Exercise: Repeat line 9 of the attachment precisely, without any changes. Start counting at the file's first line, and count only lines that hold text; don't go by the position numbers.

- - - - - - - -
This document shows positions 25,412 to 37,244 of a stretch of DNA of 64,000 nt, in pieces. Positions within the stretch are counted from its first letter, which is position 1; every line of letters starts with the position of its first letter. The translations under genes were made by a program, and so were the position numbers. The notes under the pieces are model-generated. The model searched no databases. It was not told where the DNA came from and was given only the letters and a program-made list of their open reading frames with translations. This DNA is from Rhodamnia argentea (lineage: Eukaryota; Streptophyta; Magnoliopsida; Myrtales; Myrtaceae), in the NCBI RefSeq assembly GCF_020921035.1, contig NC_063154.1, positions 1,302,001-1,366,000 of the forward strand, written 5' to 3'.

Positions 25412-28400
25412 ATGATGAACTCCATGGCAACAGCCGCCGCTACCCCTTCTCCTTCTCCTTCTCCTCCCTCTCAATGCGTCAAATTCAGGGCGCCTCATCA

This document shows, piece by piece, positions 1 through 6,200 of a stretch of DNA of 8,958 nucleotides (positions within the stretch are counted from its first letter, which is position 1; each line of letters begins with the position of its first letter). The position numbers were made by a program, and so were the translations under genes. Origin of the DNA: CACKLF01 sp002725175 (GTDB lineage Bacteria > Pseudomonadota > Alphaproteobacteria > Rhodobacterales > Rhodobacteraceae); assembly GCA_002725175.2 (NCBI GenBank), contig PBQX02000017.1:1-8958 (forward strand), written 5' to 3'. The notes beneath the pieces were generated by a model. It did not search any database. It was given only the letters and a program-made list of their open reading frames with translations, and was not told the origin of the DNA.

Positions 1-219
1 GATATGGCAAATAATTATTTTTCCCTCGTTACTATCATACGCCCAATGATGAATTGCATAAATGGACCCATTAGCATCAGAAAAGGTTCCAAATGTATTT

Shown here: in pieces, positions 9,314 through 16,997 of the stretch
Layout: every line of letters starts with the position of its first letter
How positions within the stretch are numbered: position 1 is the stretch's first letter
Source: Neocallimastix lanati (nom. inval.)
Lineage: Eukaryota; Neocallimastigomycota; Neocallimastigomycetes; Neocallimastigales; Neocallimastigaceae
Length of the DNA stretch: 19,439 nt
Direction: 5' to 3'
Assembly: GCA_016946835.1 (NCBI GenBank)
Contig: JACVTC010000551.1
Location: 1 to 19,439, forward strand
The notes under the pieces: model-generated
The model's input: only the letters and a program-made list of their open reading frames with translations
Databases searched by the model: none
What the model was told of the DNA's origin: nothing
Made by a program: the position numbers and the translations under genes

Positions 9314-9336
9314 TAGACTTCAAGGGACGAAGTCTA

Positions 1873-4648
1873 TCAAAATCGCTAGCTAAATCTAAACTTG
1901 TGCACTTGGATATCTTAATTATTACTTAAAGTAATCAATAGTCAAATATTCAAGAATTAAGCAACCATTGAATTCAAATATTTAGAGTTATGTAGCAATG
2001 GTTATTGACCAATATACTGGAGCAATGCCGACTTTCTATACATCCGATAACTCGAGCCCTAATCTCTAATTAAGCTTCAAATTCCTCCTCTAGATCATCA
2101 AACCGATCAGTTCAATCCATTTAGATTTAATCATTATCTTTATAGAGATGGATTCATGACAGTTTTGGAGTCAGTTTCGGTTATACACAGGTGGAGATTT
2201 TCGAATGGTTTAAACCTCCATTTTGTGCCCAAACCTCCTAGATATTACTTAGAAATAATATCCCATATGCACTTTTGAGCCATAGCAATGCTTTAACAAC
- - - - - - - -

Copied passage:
How positions within the stretch are numbered: position 1 is the stretch's first letter